The Patent Act, 1970 defines an invention7 but not innovation. As per Section 2 (j) of Patents Act, 1970 "invention" means a new product or process involving an inventive step and capable of industrial application. Innovation relates to novelty and modernization whereas invention relates to creation of something new.

Innovation is invention plus exploitation. Invention's concern is a singular product or process, but innovation involves an amalgamation of various products processes8.


In more than 100 countries these innovations have been recognized and given protection under their respective laws, for instance, US Petty Patents and Japan's Utility Model law.

US Petty Patent

A petty patent is granted to anyone who invents or discovers any new and useful process, machine, and article of manufacture, compositions of matter, or any new useful improvements thereof. In the case of KSR Int'l Co. v. Teleflex Inc. (2007), a general issue of material fact existed as to whether a person of ordinary skill in the art would have been motivated to attach an electronic control to the support structure of the Asano pedal assembly. The district court had said to apply the prevailing teaching-suggestion-motivation test wrongly and later the Supreme Court had cleared the grants of the petty patents.

Japan's Utility Model Law

The law was last amended in 2004 with the help of which minor inventions are protected and thus resulted in motivation for domestic innovators. Under the law, only devices but not the processes or substances are protectable. The device must not be against morality or public order. The protection extends upto 6 years and dual protection is not given. The infringement is strictly refrained and if done, it will attract dual penalty under Section 61 of the Utility Model law.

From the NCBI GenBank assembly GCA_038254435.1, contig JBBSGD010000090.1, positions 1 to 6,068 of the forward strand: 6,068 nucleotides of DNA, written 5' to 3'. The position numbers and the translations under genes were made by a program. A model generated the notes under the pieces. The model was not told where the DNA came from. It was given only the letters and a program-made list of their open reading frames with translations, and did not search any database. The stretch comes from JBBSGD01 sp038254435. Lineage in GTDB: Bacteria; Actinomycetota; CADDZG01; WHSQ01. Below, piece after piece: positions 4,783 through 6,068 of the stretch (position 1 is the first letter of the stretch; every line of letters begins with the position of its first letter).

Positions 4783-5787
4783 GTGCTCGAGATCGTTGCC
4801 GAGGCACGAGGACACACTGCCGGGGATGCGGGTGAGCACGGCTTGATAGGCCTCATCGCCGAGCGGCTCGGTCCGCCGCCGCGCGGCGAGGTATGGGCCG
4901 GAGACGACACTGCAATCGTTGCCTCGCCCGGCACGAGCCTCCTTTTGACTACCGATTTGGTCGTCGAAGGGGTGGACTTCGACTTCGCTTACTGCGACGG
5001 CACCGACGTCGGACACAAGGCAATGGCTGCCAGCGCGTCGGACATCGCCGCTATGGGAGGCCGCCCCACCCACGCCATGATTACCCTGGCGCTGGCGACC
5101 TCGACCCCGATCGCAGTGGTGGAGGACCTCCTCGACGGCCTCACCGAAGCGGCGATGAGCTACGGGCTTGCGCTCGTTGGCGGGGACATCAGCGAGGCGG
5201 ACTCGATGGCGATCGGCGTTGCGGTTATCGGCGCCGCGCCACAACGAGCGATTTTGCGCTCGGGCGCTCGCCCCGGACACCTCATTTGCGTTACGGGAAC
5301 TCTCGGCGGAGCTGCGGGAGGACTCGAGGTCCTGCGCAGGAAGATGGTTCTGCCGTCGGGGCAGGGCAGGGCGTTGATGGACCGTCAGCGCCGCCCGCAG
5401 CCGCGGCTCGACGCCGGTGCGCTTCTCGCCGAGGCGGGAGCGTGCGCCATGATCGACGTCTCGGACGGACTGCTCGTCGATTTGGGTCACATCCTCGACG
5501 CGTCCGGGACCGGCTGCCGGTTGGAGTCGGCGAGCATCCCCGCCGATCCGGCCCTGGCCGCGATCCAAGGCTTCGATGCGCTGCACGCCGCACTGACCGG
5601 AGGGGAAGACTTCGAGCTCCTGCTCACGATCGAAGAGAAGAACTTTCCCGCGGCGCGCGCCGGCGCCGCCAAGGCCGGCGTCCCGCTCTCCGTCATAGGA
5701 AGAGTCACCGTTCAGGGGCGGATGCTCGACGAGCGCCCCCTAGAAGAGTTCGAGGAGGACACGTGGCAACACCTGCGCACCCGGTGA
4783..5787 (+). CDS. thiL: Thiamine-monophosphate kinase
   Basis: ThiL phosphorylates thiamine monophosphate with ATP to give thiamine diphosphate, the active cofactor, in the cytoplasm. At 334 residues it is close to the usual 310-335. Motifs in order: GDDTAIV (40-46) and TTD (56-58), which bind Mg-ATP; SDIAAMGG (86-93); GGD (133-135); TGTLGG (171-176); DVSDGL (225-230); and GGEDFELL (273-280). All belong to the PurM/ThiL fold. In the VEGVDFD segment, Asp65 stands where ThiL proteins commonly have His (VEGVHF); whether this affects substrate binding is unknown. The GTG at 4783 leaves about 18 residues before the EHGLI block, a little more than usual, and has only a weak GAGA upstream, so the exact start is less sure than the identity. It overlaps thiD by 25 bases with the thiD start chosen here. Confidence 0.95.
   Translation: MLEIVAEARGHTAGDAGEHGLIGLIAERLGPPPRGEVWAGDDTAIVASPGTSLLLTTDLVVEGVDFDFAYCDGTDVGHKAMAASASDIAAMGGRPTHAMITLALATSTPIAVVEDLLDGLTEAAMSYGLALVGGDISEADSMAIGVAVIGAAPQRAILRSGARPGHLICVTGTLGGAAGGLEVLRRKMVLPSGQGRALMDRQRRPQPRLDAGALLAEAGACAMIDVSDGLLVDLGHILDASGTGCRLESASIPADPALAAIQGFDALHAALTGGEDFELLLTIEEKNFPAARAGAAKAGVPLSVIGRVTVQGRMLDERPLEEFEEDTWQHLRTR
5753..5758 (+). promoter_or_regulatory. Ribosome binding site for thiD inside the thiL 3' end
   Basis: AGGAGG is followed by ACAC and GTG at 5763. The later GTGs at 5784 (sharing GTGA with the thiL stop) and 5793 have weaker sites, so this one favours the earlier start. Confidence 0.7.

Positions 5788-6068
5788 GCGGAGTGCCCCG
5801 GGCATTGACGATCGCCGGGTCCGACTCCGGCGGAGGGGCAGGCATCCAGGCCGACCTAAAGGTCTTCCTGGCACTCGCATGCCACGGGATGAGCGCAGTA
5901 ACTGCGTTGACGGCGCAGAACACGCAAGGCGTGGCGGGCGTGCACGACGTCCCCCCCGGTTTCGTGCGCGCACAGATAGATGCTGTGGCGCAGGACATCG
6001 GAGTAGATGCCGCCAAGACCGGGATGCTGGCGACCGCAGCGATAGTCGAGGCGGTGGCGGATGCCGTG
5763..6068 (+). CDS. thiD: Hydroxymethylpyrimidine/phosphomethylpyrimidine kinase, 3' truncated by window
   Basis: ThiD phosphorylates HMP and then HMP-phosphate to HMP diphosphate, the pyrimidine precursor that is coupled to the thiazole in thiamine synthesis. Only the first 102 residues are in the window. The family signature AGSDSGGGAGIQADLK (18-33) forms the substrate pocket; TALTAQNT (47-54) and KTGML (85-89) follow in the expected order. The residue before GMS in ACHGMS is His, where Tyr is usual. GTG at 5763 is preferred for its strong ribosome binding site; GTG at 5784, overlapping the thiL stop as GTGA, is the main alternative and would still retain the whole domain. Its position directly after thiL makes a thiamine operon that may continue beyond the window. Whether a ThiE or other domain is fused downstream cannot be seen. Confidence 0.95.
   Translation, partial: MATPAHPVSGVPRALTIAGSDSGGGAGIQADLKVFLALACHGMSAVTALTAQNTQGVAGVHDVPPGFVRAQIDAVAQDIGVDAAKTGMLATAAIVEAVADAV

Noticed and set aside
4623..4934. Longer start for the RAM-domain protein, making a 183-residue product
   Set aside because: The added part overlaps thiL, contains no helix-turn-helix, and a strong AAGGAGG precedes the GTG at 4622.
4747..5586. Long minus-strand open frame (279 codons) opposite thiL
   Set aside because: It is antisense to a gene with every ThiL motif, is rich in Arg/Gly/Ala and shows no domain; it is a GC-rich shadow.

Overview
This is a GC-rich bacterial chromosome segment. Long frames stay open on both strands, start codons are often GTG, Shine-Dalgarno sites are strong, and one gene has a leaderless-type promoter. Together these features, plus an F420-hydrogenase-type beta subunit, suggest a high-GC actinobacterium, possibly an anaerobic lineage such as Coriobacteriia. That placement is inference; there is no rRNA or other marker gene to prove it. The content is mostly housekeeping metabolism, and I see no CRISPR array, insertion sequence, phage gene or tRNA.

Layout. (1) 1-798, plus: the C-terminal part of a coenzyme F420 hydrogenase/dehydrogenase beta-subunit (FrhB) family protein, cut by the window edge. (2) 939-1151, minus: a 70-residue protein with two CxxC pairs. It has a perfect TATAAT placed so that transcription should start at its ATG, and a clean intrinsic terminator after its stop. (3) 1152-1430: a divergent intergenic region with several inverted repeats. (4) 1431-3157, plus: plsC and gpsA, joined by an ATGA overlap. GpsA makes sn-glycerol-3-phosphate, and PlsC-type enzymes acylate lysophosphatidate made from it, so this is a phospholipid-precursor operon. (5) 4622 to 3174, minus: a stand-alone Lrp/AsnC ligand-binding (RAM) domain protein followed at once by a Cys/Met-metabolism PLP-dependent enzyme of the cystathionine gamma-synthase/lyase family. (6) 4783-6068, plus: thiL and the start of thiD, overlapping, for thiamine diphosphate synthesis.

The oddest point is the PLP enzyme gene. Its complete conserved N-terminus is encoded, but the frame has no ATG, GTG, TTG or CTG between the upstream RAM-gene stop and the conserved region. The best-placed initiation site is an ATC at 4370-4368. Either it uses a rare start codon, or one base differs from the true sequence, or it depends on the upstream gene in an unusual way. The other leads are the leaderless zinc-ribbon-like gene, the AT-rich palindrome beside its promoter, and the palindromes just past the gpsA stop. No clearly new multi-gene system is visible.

After analyzing the utility model protection systems in other countries and India being a developing nation, it becomes extremely important to have a legislation which will protect innovations and also would motivate the small innovators or SMEs. Micro, Small and Medium Enterprises (MSME) which contribute nearly 8 percent of the country's GDP, 45 percent of the manufacturing output and 40 percent of the exports. They provide the largest share of employment after agriculture. They are the nurseries for entrepreneurship and innovation. They are widely dispersed across the country and produce a diverse range of products and services to meet the needs of the local markets, the global market and the national and international value chains9 .

The SMEs contribute 45% of the industrial output, 40% of exports, 42 million of employment, create one million jobs every year and produces more than 8000 quality products for the Indian and international markets. As a result SMEs are today exposed to greater opportunities for expansion and diversification across the sectors10.

The Utility Model protection is less expensive and can promote the growth of the SMEs and motivate them for more innovations. Hence, recognizing innovations is an essential need of the hour.


It is important to give protection to small innovations likewise US or Japan's Law on utility model, which in India would motivate the SMEs which contribute a lot to the economy. Irrespective of the term of protection in utility model, which is lesser than the protection for inventions in other countries, India should come out with legislation for protecting such innovations which actually become a gateway for development of the technology.


1. Legal Intern, 5th year ITM Law School, Gurgaon

2. last accessed on 12th June


3. last accessed on 12th June 2014. 4. Section 54, The Patents Act, 1970

5. December 8, 1998

6. December 8, 1998

7. Section 2(j), The Patents Act, 1970

8. last accessed on 12th June 2014.


10. last accessed on 12th June 2014

The content of this article is intended to provide a general guide to the subject matter. Specialist advice should be sought about your specific circumstances.